With all their missteps lately (a price hike of up to 60% per customer, the announcement then immediate abandonment of Qwikster and CEO Reed Hastings arrogant public proclamations) it’s easy to forget what a great service Netflix provides. If for no other reason, I’m grateful that the Instant Watch feature means I’ll never have to sit through a schlocky SyFy original film or the same five films in AMC’s lame Monstervision rotation when every DVD on the shelf has been watched, rewatched and picked over.
With Halloween just around the bend and Mother Nature playing a cruel “Christmas Came Early” joke by threatening to dump six inches of snow in our laps, this weekend is the perfect opportunity for a retrospective on one of the true masters of horror. His name is synonymous with the holiday and one could make an argument that no genre director strung together more quality films over the course of a decade than John Carpenter did through the late 70’s continuing through the 80’s. Ironically, the film that made him a household name, Halloween, isn’t available for streaming (though Hulu & Hulu+ users can stream it) all of Carpenter’s classic are available at the push of a button. If you’re looking for five movies to set the Halloween tone this weekend you could do a lot worse than these selections:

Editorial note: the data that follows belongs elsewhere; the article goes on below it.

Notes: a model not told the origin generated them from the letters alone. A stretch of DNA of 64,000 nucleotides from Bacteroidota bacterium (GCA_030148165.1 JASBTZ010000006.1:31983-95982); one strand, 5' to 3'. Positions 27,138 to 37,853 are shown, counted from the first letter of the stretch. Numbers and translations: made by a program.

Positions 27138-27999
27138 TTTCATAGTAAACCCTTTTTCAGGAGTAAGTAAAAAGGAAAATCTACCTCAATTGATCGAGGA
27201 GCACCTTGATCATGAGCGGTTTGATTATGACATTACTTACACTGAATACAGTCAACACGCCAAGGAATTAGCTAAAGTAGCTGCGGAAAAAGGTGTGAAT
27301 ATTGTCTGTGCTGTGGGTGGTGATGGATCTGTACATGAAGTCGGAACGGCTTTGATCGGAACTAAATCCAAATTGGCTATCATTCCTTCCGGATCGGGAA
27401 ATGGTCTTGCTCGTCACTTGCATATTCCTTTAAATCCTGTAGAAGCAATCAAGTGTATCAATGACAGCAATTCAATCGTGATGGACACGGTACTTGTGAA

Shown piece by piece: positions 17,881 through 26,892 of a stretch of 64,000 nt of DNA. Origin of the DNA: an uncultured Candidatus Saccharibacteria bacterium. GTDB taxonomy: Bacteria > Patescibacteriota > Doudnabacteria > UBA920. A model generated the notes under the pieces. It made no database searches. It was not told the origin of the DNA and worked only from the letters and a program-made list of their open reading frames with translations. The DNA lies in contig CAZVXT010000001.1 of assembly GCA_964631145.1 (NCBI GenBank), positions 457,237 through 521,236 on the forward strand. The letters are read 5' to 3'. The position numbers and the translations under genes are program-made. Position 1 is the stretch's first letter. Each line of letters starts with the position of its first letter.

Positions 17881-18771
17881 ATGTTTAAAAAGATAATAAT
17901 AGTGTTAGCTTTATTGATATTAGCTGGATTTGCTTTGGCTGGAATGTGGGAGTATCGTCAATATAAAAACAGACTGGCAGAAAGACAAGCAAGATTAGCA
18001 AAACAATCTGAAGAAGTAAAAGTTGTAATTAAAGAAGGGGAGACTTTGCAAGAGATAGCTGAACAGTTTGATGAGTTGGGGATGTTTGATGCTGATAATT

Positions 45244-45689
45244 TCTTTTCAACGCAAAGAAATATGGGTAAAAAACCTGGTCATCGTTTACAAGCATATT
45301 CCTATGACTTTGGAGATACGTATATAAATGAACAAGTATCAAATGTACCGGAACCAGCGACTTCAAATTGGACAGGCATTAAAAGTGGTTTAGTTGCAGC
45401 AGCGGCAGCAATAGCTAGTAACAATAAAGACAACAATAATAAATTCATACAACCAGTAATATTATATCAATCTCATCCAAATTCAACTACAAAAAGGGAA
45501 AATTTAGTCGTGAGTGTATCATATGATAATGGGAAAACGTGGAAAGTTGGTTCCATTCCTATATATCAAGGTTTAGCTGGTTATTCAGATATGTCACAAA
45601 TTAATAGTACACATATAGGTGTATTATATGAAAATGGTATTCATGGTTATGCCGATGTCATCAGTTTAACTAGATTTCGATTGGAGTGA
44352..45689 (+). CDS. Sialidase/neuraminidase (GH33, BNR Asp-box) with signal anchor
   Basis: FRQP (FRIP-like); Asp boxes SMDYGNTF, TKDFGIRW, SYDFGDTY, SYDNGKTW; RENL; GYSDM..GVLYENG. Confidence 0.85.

One day my dear, sweet little Ada will toddle over to me while I lounge on the couch, hop up and sit on my knee, look me in the eyes and ask "Daddy, what's a horror movie?". On that day I'll smile, kiss her forehead, pop some Orville Redenbacher and pop my blu ray of this film on for her. I'll then make sure to hit the road for a long spell of travel for work and leave my wife to deal with the sure-to-follow nightmares. If for some bizarre reason this movie isn't in your collection, kick yourself then immediately close this article and queue this movie up.
I'm not going to lie-from a narrative standpoint, this tale about a group of scientific students doing battle with the devil in ectoplasmic form still doesn't make a lick of sense to me even after a half dozen viewings. But the ingenious imagery, stomach turning gore, disturbing visuals and atmosphere this film earns a place on the list of his best films.
The finale in what Carpenter calls his "Apocalypse" trilogy, this may be his last masterpiece. It depicts a worls of fever induced nightmares where a Steven King-like author's imaginative world proves all too real.
Michael Myers might be the first name that pops into fans' heads, but in terms of atmosphere and setting, no other film might nail the spirit of Halloween better than Carpenter's tale of vengeful ghosts that exact revenge on an unsuspecting town. Plus it has Tom Atkins doing what Ben Tramer couldn't by getting Jaime Lee Curtis between the sheets. Before Ron Swanson, ladies swooned for the Atkins 'stache.
The Roddy Piper vs. Keith David throw down. OBEY. Chewing bubblegum and kicking ass. Yep.
and as an added bonus movie....
Carpenter's latest film is by no means his finest. It's clear he was a director for hire on the project. But after a decade away from stepping behind the camera, I'd like to think of this as his rehab start, and he's getting ready to make his comeback throwing some real heat.